All It Takes Is For One Person To Believe
I have always maintained that my students make me a better human being. Needless to say, when I was recently given the opportunity to teach a 10-week poetry workshop to gifted pre-teens and teenagers in New York City, I was ecstatic.
On the last day of class, aside from hugs, goodbyes, thank-yous, and a presentation, one of the students, let’s call her Maya to respect her privacy, handed me a card. Amongst other humbling scribbles, it read, “It was a pleasure to be in your class. I really enjoyed it. Thank you for opening a new interest in my life.”
Maya was the quietest in the group and sat alone in the back row of the classroom. She wasn’t disrespectful or impolite but seemed a bit detached—at least in the beginning. She would never volunteer to participate in any of the learning games; but every time it was her turn, she would honor her responsibility.
Slowly, as the weeks went by, Maya began to smile and speak up a little, and it became easier to work with her. Once her confidence grew, she showed tremendous interest in the workshop. She would stay back in the classroom during recess. While some of the other kids hung out with me during the breaks to discuss music, arts, fashion, and college applications, Maya would ask questions about styles and forms. She would take the writing prompts seriously and experiment with poetry.
Maya began to share new work—outside of what she was expected to produce in class or homework. Her poems implied there was trouble at home, so I encouraged her to write more. Writing is how I make sense of my world. And I hoped this young girl too could find an emotional vent in her poems.
On the last day, as we were leaving the building, Maya introduced me to her mother who said with a smile, “Ah, so you are the one. Thank you.” Maya then enquired if we could stay in touch—for any poetry-related queries. She came from a family where she would have been coerced into studying the sciences or law. But Maya had decided to keep the love for words burning. As her teacher, I couldn’t have asked for more.
Upon seeing the card later that day, my husband said,
“You made a difference to Maya’s life. Irrespective of what she grows up to become, if she decides to write poetry, you might be the reason. All it takes is for that one person to have faith, listen to us, and tell us that we are good.”
I hadn’t thought of Maya and our interaction in a mentor-mentee light. But it was an interesting consideration. Everyone has something to say.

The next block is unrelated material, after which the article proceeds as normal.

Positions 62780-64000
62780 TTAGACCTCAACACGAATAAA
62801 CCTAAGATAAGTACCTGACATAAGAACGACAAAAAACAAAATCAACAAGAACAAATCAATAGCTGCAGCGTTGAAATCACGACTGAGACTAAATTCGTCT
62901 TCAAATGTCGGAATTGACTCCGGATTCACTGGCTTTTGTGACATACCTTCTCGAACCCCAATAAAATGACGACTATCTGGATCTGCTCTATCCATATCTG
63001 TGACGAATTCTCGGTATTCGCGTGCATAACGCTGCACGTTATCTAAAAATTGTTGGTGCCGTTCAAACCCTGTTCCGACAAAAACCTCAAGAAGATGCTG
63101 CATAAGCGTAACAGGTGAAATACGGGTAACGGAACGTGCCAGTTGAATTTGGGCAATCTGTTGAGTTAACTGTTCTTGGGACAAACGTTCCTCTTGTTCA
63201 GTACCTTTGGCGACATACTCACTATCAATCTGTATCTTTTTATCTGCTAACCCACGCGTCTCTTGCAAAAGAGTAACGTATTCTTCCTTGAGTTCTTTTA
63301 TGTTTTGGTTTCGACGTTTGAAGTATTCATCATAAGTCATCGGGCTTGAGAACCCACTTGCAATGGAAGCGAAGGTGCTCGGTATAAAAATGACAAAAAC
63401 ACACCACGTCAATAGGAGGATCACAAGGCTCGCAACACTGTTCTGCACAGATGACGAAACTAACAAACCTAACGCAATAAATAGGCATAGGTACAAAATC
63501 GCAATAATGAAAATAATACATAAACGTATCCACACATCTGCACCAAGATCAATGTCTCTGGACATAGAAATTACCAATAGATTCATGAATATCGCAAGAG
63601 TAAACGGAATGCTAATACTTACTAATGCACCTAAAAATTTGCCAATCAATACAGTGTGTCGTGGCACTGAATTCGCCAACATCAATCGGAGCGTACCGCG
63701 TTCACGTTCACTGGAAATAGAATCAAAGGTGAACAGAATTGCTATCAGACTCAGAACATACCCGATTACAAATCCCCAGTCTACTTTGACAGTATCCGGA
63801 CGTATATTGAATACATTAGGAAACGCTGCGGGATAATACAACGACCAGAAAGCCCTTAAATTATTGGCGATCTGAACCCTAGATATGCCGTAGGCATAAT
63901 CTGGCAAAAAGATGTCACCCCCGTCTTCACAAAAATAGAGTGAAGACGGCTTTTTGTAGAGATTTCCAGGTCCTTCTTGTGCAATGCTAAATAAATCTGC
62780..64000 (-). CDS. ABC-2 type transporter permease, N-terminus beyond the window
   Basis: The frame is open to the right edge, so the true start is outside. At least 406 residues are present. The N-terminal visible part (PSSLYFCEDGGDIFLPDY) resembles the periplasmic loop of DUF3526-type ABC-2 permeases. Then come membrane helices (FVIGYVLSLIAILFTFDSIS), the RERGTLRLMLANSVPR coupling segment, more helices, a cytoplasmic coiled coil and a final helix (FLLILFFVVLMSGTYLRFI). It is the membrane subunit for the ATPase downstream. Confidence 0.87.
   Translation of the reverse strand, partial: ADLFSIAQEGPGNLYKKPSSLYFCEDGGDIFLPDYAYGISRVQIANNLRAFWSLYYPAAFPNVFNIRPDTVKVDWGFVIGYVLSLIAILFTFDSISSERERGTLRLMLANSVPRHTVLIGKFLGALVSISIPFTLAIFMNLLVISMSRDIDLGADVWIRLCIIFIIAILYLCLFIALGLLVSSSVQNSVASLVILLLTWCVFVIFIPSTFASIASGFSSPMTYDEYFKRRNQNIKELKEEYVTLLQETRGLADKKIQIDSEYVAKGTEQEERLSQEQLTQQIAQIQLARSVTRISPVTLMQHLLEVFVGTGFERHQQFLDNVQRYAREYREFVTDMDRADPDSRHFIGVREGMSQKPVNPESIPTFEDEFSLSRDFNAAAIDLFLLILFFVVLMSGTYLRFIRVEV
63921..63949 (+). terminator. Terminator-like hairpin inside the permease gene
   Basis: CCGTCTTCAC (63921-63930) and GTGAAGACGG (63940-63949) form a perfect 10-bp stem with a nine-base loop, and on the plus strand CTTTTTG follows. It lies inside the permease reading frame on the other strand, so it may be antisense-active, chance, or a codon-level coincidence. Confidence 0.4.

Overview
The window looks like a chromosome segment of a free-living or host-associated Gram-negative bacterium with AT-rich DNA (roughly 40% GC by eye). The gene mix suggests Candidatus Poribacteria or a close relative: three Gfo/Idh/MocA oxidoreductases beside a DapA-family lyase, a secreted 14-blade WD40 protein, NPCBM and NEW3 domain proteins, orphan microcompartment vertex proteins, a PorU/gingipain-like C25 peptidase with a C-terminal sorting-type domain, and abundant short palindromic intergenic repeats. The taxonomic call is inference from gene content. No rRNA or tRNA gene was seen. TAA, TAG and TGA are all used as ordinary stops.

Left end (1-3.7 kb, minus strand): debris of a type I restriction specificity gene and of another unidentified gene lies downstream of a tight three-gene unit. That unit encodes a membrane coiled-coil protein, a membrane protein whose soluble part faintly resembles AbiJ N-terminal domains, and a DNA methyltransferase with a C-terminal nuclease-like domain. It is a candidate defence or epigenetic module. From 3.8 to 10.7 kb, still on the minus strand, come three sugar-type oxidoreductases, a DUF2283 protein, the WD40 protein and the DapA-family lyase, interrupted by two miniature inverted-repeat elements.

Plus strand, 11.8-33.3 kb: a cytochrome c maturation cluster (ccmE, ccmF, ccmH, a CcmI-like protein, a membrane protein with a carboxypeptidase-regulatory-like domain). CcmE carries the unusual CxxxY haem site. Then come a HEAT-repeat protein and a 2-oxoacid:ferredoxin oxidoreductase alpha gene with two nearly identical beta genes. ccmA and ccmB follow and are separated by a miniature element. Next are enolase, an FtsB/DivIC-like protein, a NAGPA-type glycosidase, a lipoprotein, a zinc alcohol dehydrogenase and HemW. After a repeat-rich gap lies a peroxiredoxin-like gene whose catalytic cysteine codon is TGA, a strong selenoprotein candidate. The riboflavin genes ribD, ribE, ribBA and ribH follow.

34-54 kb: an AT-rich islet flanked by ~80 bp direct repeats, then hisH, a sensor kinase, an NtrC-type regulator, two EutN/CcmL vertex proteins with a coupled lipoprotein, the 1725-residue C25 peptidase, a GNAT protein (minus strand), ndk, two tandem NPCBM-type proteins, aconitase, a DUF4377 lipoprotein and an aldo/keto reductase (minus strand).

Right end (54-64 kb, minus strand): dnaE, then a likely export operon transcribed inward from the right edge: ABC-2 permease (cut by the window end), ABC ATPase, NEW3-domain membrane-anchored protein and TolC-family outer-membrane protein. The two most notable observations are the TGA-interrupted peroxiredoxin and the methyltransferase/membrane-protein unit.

Sure there are exceptions, but majority of teenagers, like Maya, aren’t out to get the world. They want to be heard. They are at that awkward age where everything feels dramatic. Hormones, peer pressure, parental nagging, teachers at school, and other outside influences—it’s a lot to deal with at such a young age.
Then there is rejection, conformity, anger, resentment, and the need to be somebody. Maybe, just maybe, all they need is a guide to help channelize their energy in the right direction.
Right around the time I was teaching the workshop, a friend of mine got us pre-screening tickets to Adrien Brody’s film “Detachment.” In the film, Brody plays Henry Barthes, a substitute teacher who drifts from classroom to classroom without making any real connections until one assignment opens up a world of emotion and passion for him. Brody stars in the film, alongside Christina Hendricks, Lucy Liu and James Caan—teachers in a troubled high school, and said he could relate to the powerful character thanks to his father, Elliot, who worked as a public school teacher.
At the post-screening discussion, Brody broached the subject of mentorship. He mentioned that the drama teacher, at one of the high schools in NYC where his movie had been pre-screened the night before, credited his own success to encouragement from his high school teacher. All it took was for that one person to believe.
If we want younger people to become good human beings or pursue a certain path in life, we have to lead them by example. Not by holding their hands but by giving them the right kind of push. Granted, most teachers and parents try to do their best. But do we really become effective mentors in the process?
One of the lines from my novel, Perfectly Untraditional,
“Becoming a parent and knowing parenting are two separate things,” resonated with my psychologist friend Dona Pal. After finishing the novel, she decided to print those lines and put them up in her office at the high school where she is a counselor. She believes that sometimes parents need talking to more than their kids. Instead of mentoring their children, many try living their unfulfilled desires through the next of kin.
What we tell people stays with them. Winston Churchill said, “We make a living by what we get, we make a life by what we give.” If we could all allow one person to pick our brains, a dream could be saved. If we could lend our ears to one kid, we would have done a good job as a teacher/parent. If we could inspire one child to never give up and nudge them in the right direction, it would be worth it.
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